Monday, November 30, 2009

Max Duncan, Literary Giant

In case you're wondering, the previous post is indeed a story dictated by my story-tellin' son, Maxwell Isaiah Duncan. Getting into the family business already . . .

Max and Dad, Kamen Riders by Max Duncan

Max and Dad wanted to go outside to fish with their own fishing rods. When it was night, they went to bed and went to sleep and when they woke up in the morning they wanted to fish again. When they saw their skin they got so scared of their skin that they tried to get it off but it wouldn’t come off because it was hero skin!

When Max saw himself he looked like a knight from his favorite TV show and his Dad didn’t know what it was. It was called ‘Kamen Rider’ and when Max saw what it was he knew what it was. It was called ‘Strike Knight.’ When Max saw his Dad his Dad looked like ‘Thrust Knight.’ When they saw different cards, Max started to look like his Dad. Then Max started to look like his brother Finn, who was ‘Sting Knight.’ Max’s Dad started to look like his son Leo who was ‘Wing Knight.’

When Leo and Max did ‘Kamen Rider’ training, Max won and Leo hit his back on a wall and erased away. Then guns came drifting down from the sky that go on ‘Torque Knight’s’ shoulders. Max’s Dad decided to keep them.

Something drifted down from the sky. It was ‘Siren Knight’s’ sword, and Max decided to have it. And then something else drifted down from the sky. It was ‘Siren Knight’s’ staff, and Max’s Dad decided to keep it.

The ‘Dragon Knight’ that Clem is, is red. There was another ‘Dragon Knight’ that wanted to fight Clem. This one was called ‘Shadow Dragon Knight.’ They had a surprise. Four of the decks had persons from inside and first came Finn, Mom, Clem and Leo. Then they started attacking Max and Dad. General Zaviax tricked them. General Zaviax made them come back. When they got General Zaviax out of Kamen Rider Ray, they put him back together in his regular Kamen Rider form. And then when they started fighting four of them they tried and tried and Max and Dad won! When they erased away again the older son knew how to bring them back and they all attacked General Zaviax and they put him back in his home.

Saturday, November 14, 2009

MFA Anxiety

Microsoft Office is downloading an update to the ol' computer. So I'm going to flex my writing muscles on the blog this morning. This has been a jam-packed semester, so blogging has been a low priority for the last couple of months. Now, though, I'm going to take advantage of this lull to blog about my anxieties. Hooray!!!

Things are going fairly well for my MFA application process at this point. The GRE is over and done with, I have two out of three people I need to recommend me, and I'm actually staying on top of the process. I have two stories I like and am working on a third. All of these are good.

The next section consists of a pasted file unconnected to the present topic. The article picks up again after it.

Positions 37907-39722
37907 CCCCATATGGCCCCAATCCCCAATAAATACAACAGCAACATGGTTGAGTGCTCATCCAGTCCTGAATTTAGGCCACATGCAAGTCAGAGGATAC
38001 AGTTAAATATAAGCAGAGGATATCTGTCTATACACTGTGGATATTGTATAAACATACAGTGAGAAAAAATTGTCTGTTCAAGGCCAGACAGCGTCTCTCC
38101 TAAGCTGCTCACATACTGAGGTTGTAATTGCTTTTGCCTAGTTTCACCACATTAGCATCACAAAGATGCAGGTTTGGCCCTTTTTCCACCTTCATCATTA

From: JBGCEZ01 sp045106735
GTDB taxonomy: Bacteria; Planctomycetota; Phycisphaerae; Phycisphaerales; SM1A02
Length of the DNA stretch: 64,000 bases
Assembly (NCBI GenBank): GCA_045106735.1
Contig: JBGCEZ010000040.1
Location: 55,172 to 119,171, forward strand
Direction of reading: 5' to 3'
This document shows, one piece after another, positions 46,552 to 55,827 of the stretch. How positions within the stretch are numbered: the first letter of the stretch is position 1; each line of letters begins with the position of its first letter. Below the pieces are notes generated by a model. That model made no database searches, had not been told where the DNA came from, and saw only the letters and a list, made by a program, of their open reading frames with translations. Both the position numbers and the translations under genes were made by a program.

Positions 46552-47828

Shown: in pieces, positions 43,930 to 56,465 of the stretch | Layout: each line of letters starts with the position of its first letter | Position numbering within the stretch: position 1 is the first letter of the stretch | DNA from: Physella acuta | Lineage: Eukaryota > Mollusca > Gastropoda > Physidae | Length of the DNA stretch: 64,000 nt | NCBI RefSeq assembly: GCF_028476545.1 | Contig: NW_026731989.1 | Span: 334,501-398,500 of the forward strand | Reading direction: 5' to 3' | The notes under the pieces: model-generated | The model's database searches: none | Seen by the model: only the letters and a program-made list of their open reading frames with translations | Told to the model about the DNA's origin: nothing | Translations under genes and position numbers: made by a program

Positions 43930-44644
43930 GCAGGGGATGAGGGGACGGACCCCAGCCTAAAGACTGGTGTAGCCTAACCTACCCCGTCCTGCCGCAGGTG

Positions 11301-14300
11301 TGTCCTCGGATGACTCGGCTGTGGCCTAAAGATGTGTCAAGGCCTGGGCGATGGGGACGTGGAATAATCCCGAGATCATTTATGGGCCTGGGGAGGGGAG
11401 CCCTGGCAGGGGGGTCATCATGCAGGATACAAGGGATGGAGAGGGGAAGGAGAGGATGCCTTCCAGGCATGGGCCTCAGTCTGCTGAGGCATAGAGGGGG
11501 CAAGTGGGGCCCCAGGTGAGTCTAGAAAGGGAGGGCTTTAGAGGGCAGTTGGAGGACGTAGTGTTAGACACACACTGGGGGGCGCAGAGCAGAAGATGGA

However . . . I am constantly having to pray about the subjectivity of MFA admissions. You can write an excellent story, but if the wrong people don't like your stuff, you're out of luck. In a recent article in Poets and Writers Benjamin Percy (an excellent writer, in my opinion) mentioned that one of his stories was rejected for publication 39 times. Once it was finally published, Salman Rushdie picked it as an honorable mention for Best American Short Stories. That was a happy ending for Benjamin, but my mind keeps going back to the strong possibility that I won't have a 'Salman Rusdie.'

I suppose it's a good thing that these thoughts move me to pray, but I think it would be better to just not be anxious. "Be anxious for nothing" and all that. I think the anxiety rises from a few sources:

1. I've never been this uncertain about applying for anything. I was quite certain I would get into my undergrad schools and seminary. But for MFAs there are so many applicants and so few slots nationwide that the percentages are against me.

2. I've never wanted something as much as I want this, career-wise. This is the path I want to take, so not getting into the MFA would be a blow.

3. I don't have a good solid idea for what I would do in the immediate aftermath of 14 rejection letters. I reckon it would involve a hasty retreat to West Virginia, but what then? Apply again? Distance programs, maybe? What do I do in the meantime? I can teach, but how many jobs are there available for chaps like me?

All that said, I do have good reasons not to be anxious. I believe God called me in the direction of writing. That doesn't mean that I'm guaranteed an MFA slot, but it does mean that God is taking care of me. God surprises us sometimes (surprise, Paul! You've been bitten by a venomous snake!) but then he surprises again with his deliverance (the venom won't harm you. Surprise again!).

Thanks, God. I feel better.